Belmont Missionary Baptist Church and Cemetery
The Belmont Missionary Baptist Church and Cemetery are located in a rural area in the southeastern corner of Jefferson County, roughly half a mile to the west of the intersection of Highway 199 and Belmont Road. Established in 1901, the site is the oldest extant resource in the Moscow (Jefferson County) vicinity representing the African-American post-bellum settlement of southeastern Jefferson County. The property is representative of small, rural African-American churches and cemeteries in the South, and covers roughly two acres. It was listed on the Arkansas Register of Historic Properties on December 4, 2019.
The original 1901 church building was lost to a fire around 1945; all of the church records and history were also lost to the blaze, which is the reason why so little information exists on the history of the community and congregation. Around 1947, the current church building was constructed. Due to the modest means of the community and likely in response to the destruction of the previous building, the new church was built out of concrete block, making the building both flame-retardant and economically practical. The building originally contained a sanctuary in the front with smaller classroom spaces and restrooms stretching across the rear. It was also fronted by a pedimented portico, which was enclosed in 1961 to create a small foyer and additional restrooms. Vinyl siding was added to the gables of the building in the late 1980s. The building features a uniform fascia board; however, the gable ridges vary in height. Services for the congregation continued to be held in the building until 2014, when the last pastoral appointee left the church. Since that time, the church has primarily been used as a chapel for funeral services at the cemetery; however, the structure also has hosted community homecoming celebrations, echoing its use as a type of community center for residents of times past.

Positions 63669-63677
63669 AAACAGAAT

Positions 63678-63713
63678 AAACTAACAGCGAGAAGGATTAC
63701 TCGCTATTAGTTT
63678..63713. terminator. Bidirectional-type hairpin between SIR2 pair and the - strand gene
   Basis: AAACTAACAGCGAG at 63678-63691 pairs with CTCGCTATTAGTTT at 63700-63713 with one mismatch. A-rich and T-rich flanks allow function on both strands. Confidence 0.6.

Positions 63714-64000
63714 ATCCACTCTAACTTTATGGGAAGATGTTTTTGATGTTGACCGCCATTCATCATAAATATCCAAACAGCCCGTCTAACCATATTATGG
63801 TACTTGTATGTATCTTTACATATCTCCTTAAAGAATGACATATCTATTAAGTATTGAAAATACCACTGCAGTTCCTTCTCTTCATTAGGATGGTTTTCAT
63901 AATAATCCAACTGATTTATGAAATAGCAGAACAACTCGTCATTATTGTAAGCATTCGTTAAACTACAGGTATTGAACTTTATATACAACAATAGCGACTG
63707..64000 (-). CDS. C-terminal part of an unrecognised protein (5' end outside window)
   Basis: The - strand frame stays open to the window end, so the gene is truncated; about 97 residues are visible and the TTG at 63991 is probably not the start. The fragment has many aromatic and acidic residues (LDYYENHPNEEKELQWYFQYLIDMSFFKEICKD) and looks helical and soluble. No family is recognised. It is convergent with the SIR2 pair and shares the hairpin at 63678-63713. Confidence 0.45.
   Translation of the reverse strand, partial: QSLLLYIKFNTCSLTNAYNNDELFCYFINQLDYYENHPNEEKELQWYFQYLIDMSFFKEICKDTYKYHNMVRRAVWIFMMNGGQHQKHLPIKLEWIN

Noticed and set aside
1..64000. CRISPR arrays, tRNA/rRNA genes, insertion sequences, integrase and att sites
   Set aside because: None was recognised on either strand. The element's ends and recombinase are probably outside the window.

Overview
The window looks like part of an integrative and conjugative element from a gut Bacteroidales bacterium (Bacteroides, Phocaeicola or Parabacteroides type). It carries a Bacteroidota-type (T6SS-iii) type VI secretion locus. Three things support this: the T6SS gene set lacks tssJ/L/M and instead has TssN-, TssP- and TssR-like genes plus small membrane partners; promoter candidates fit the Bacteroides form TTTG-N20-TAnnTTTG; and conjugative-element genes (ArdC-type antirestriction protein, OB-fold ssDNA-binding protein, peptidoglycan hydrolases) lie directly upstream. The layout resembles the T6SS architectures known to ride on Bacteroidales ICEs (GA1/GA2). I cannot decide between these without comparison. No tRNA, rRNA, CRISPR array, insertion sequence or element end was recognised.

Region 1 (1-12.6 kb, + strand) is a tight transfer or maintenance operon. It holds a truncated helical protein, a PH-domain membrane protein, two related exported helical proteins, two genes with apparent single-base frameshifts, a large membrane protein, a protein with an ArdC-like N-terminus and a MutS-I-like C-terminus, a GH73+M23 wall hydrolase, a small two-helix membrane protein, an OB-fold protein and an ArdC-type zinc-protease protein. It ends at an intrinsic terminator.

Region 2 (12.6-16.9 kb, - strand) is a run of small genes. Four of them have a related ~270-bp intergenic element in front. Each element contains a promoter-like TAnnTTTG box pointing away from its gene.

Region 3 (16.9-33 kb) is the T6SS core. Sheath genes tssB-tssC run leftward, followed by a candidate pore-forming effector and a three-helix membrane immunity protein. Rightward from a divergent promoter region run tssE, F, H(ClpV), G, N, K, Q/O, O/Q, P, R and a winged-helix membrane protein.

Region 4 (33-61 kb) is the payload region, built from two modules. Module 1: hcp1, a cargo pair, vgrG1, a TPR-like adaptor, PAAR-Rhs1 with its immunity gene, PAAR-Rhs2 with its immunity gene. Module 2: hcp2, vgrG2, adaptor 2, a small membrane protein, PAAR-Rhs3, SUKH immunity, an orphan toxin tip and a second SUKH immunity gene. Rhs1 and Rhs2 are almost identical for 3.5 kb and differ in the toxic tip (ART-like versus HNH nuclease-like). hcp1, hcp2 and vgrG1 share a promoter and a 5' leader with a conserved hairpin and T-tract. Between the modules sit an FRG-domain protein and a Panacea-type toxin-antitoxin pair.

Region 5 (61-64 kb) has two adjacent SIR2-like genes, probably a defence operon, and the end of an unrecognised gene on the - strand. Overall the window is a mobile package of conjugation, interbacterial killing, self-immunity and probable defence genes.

The church is centered on the western acre of the property with a parking area to the north of it, while the cemetery encompasses the eastern acre of the site. The site is typical of the area in that it is relatively flat with sparse trees.
There are twelve marked burials within the cemetery, which all took place between 1904 and 1929, but there are an unknown number of unmarked graves on the site as well. The numerous unmarked graves are visually evident on the landscape, as many of them have sunk below the grade of the surrounding area. The oldest burial in the cemetery belongs to Joshua Conley, son of William and Rachel Conley, who died in 1904 at two years of age. The most recent marked burial was for Rachel Brown Conley, wife of William Conley, who died in 1929, at the age of fifty. Though Mosaic Templars emblems are the most common, there are also emblems for the Independent Order of Odd Fellows, Royal Circle of Friends, and Knights and Daughters of Tabor.
Although there is no known written documentation to support it, local history states that some of the early freed men and women to settle in this part of Jefferson County are buried in the cemetery, as well as Buffalo Soldiers from various American military conflicts. There is also a memorial in the cemetery, erected in the early 2000s, that reads on one side: “With the greatest respect the sacred grounds of Belmont Cemetery are dedicated to the African-American men and women who may have participated in the Buffalo Soldiers, the Spanish American War, the Korean War, WW1, WW2” on one side. On the opposite side is inscribed: “The Belmont Cemetery is dedicated to the slaves, tenant farmers, family members, loved ones, and friends buried on these sacred grounds.” However, given that the cemetery was in use only from 1903 until the 1920s, most, if not all, of the soldiers referenced in the monument are likely buried in the Belmont Missionary Baptist Cemetery No. 2, which is located directly north of the church and has been in continuous use since 1921. Since roughly two-thirds of the Belmont Missionary Baptist Cemetery No. 2 are not historic burials, it has been excluded from the nomination area.
Despite the lack of verifiable history for the church, cemetery, and the Moscow community as a whole, which precludes it from being eligible for the National Register of Historic Places, the property retains adequate integrity of location, setting, design, feeling, association, workmanship, and materials to be included on the Arkansas Register of Historic Places.
For additional information:
“Belmont Missionary Baptist Church and Cemetery.” Arkansas Register of Historic Places. http://www.arkansaspreservation.com/arkansas-register-listings/belmont-missionary-baptist-church-and-cemetery (accessed March 20, 2021).
J. Mason Toms
Arkansas Historic Preservation Program
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